“The castle, and all it represents, will always be with us. Once it was born, once the stone was made living, the repository of power made real, the idea could never be unmade.”
Early European Castles: Aristocracy and Authority, AD 800-1200, by Oliver Creighton.
I was made aware of this book via an email from Paul Rosenberg at Freeman’s Perspective. What piqued my interest was a map (sourced from the book), depicting the castles of various kings, lords, and nobles in Catalonia. If I said that there were 200 such structures in this one province, I would probably be understating the number.
Why do I find this interesting? Simply because it paints a picture of the decentralized governance of Europe. I have written of the law, the relationship of the kings and the Church, the competing authorities, etc. – all evidence of this decentralization. But for many people, I suspect, a picture paints a thousand words.
First, a bit of housekeeping: the term “castle” does not come with a fixed definition, one equally applicable in all reaches of Europe throughout all of the Middle Ages. Such structures were not always military, were not always made from stone, did not spread from some center in France to the outer regions, and did not always signify the center of a feudal manor.
Second, castles represented a fundamental transformation in the lives of the Germanic tribes who built them: they were no longer wandering; they now put stakes in the ground, so to speak. Status was marked by the structure, no longer by portable, personal effects.
Finally, castle building was at its peak in the most peaceful years of the period – once the threats and attacks from the Saracens, Vikings, and Magyars were dealt with, castle-building thrived. If one looks only through a military lens, this does not see reasonable. But if one considers the required investment of time and resources, it seems wholly sound – how, and why, would one invest such time and energy when the land under his feet was not even secure?
Castles did represent the new aristocracy, signifying power and authority. With the splintering of the Carolingian Empire, authority inherently was decentralized – to counts and viscounts, even further to lower lords.
While defense was one reason for the castle, social competition was another. Another aspect could be found in the tower:
The notion of the tower “nailing the valley” (Thompson 1991:23) encapsulates the important figurative roles of these structures. A tower was an unmistakable presence – an elevated and iconic architectural feature that forcefully stamped the seigneurial mark on the locality.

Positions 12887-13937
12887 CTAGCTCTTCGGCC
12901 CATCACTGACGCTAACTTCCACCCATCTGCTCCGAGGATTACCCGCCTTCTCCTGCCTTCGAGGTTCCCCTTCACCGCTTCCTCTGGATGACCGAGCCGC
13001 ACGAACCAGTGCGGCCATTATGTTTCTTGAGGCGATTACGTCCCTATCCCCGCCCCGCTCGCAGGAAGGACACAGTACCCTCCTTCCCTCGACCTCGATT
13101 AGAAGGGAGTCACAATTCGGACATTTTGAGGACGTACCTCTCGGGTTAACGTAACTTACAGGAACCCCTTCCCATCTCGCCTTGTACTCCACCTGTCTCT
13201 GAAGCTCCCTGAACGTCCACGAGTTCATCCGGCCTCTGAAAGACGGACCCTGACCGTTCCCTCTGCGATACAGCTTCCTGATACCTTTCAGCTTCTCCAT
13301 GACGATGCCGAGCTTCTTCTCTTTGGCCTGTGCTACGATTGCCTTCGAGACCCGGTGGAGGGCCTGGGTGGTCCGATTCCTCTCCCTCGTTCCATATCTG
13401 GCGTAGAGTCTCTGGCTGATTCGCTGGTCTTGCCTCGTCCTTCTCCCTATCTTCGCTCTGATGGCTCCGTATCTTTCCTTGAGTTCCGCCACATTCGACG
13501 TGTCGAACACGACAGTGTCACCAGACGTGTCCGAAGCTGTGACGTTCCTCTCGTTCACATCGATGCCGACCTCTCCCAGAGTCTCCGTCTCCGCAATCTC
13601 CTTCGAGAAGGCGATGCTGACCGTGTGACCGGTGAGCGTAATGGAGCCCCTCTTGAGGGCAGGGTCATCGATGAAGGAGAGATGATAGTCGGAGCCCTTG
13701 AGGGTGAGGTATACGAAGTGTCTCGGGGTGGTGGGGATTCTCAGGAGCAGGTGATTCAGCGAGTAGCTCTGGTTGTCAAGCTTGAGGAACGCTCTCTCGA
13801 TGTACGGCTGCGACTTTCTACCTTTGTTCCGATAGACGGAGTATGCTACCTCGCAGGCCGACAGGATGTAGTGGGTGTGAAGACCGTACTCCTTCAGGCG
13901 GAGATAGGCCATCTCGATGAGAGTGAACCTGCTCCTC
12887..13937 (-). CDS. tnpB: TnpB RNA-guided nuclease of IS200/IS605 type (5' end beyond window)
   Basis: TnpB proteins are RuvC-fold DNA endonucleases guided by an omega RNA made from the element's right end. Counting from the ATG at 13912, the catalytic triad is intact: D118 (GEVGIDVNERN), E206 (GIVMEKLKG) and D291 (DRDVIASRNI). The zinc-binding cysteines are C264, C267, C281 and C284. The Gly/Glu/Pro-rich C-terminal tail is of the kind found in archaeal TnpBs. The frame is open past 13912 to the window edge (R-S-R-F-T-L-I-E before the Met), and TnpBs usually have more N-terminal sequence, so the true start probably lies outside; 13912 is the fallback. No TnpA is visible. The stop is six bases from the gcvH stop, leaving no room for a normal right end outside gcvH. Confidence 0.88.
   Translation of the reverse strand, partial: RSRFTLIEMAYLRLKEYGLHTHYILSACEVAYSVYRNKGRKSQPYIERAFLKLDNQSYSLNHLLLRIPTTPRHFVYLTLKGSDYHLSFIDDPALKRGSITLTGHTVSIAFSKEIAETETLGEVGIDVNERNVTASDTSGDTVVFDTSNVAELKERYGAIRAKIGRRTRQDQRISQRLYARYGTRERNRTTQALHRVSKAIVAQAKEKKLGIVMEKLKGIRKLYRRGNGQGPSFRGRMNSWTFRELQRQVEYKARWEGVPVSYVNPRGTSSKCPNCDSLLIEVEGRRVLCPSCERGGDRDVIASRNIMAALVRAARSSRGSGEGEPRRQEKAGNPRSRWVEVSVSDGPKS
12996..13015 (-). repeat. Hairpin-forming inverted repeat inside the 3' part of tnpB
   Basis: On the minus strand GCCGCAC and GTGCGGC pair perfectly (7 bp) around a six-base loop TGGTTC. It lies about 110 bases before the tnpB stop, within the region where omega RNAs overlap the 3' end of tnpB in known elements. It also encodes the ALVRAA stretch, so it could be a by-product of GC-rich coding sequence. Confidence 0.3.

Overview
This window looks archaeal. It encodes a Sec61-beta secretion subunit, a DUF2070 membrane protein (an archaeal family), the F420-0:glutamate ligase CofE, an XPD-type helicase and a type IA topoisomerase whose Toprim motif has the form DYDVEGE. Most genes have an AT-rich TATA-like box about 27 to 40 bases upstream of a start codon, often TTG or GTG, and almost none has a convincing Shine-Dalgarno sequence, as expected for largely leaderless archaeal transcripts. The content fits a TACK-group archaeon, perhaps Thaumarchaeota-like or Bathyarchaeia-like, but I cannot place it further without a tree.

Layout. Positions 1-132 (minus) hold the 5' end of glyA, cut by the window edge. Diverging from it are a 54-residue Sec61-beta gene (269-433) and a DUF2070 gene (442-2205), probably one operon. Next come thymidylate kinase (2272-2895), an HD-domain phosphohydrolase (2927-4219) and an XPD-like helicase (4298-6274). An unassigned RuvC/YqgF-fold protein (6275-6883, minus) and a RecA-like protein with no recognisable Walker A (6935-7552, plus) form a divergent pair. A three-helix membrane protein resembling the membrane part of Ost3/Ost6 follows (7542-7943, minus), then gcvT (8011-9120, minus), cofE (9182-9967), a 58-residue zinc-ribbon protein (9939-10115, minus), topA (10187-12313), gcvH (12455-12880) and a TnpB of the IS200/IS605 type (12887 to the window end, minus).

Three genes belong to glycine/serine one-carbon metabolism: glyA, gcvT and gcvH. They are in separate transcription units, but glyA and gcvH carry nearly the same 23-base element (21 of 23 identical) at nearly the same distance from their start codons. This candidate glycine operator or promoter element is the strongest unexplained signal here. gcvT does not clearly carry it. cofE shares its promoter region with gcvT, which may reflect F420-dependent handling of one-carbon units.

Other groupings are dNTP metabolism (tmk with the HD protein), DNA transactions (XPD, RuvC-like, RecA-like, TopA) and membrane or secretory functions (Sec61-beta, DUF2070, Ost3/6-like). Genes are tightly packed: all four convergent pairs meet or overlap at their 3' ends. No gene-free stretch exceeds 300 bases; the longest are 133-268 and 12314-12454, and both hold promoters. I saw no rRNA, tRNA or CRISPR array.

The tower said “I am in charge around here.” The tower was expensive and omnipresent, yet inaccessible – permanent visual reminders of status and lordship.
Consistently found were agricultural instruments – a testimony to the humdrum of life. The bones of a pig signified wealth, yet venison was considered and even higher form. Weaponry was found, the use being both for hunting but also defense; yet the presence of specifically military artifacts – armour, for example – was limited.
I guess I would put the map of Catalonia here again. When combined with an understanding of the law, the role of the Church, and generally accepted traditions, clearly nothing that can be called a “state” can be derived from this picture.
Completely unrelated to the main purpose of this piece, but I found the following from the author quite interesting (emphasis added):
This book has stressed from the beginning that international research agendas are essential for the long-term health of the subject – this is the most appropriate scale of enquiry for understanding a Europeanised aristocratic culture, while it is only thought trans-national research that the distinctiveness of individual regions comes into focus. We must make sure that post-modernism does not dissolve away entirely the grand narrative tradition in archeology.